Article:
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Wood battery developed at University of Maryland
Scientists at the University of Maryland have built a battery made of wood that is long-lasting and environmentally friendly. In an article published yesterday by the university, the battery is described as a sliver of wood coated by tin.

Although the battery tested is on a nano scale, the long term applications appear best suited to large scale projects. The low cost and common materials, coupled with the use of sodium instead of lithium, also make this type of battery better for the environment. One possible application is solar power, which requires the storage of huge amounts of energy at once.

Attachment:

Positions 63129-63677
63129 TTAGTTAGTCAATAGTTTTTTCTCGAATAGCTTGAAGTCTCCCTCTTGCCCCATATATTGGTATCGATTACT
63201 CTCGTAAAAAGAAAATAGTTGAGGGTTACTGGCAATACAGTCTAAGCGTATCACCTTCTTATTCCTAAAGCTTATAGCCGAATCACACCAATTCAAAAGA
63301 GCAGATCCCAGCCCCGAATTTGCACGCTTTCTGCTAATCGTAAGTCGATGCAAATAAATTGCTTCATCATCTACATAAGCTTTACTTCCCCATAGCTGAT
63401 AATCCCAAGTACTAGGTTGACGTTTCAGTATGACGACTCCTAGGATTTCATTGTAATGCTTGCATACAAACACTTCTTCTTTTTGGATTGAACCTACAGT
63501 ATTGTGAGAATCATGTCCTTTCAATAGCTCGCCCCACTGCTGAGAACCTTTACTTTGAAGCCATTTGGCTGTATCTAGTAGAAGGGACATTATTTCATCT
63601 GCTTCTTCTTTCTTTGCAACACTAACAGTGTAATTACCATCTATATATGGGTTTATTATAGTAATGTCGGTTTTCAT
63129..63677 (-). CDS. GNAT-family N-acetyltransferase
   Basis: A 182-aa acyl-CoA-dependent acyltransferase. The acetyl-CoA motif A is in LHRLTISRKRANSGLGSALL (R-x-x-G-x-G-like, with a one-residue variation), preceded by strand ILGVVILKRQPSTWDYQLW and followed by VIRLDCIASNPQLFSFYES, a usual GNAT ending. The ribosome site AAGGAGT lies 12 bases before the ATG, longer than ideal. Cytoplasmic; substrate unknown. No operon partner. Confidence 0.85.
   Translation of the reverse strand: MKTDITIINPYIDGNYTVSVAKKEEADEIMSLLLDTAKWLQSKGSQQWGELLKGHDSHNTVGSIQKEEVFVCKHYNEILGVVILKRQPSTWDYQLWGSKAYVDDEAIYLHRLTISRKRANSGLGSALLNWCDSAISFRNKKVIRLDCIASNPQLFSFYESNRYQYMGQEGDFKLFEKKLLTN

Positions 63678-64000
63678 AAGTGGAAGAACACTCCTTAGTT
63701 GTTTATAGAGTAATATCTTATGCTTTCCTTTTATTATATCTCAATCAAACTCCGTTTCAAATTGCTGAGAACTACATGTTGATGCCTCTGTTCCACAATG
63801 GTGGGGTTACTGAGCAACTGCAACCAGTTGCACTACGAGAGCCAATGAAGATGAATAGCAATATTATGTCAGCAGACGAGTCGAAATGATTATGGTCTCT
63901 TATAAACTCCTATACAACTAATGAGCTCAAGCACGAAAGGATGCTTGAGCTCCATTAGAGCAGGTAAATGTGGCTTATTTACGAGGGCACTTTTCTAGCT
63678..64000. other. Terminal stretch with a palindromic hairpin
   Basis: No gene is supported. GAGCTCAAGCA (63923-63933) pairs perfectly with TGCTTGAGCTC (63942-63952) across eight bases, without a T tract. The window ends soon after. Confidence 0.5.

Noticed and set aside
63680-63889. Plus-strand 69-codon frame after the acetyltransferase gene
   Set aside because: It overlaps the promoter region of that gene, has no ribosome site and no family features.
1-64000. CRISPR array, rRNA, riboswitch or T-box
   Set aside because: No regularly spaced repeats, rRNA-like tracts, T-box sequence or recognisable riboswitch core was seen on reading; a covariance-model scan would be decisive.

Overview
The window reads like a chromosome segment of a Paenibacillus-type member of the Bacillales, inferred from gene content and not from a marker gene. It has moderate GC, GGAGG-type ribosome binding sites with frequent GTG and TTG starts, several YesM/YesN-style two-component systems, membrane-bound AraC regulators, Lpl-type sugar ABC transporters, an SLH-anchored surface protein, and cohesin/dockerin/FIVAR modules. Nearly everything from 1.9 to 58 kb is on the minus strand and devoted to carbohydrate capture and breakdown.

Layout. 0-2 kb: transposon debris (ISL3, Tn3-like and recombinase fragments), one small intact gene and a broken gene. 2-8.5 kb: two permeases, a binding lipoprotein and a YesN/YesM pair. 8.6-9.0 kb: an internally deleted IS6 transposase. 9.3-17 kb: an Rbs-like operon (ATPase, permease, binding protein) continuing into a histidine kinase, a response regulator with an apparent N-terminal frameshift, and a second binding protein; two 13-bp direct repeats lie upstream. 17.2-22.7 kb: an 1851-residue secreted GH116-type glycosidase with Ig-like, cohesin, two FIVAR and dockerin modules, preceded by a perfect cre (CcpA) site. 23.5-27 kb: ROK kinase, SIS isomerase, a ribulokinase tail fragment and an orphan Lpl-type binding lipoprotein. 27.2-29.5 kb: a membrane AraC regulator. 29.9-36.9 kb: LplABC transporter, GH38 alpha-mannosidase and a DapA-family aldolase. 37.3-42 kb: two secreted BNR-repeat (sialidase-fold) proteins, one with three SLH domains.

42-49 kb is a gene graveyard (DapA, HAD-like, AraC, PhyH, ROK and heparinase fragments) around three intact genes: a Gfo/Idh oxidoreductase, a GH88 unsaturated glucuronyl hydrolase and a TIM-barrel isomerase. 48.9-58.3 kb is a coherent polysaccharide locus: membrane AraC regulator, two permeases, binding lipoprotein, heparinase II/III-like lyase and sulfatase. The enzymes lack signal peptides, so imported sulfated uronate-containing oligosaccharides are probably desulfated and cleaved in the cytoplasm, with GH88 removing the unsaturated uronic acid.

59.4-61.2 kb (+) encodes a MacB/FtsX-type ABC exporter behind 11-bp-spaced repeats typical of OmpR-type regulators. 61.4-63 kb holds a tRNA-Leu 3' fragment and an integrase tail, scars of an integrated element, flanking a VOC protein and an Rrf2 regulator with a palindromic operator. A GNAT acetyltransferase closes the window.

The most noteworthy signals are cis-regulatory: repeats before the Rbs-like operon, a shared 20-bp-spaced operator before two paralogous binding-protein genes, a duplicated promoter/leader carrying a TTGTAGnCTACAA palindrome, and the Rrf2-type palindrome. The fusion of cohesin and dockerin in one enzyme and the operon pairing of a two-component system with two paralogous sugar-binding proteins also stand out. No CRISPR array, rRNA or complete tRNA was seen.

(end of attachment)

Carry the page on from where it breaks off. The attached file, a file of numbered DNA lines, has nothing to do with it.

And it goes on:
According to Liangbing Hu, an assistant professor of materials science, wood was selected as a base material for the battery because of its flexible nature. Wood fibers are better able to withstand the swelling and shrinking that occurs during the charging and discharging process than stiffer materials. In addition, wood fiber was designed to carry mineral-rich water when the tree was alive so it is ideal for storing liquid electrolytes, making it not only the base, but an active part of the battery.

The team of researchers at UM found that their battery lasted through more than 400 charging cycles, making it one of the longest lasting nano-batteries. In the end, the wood ended up wrinkled but intact.



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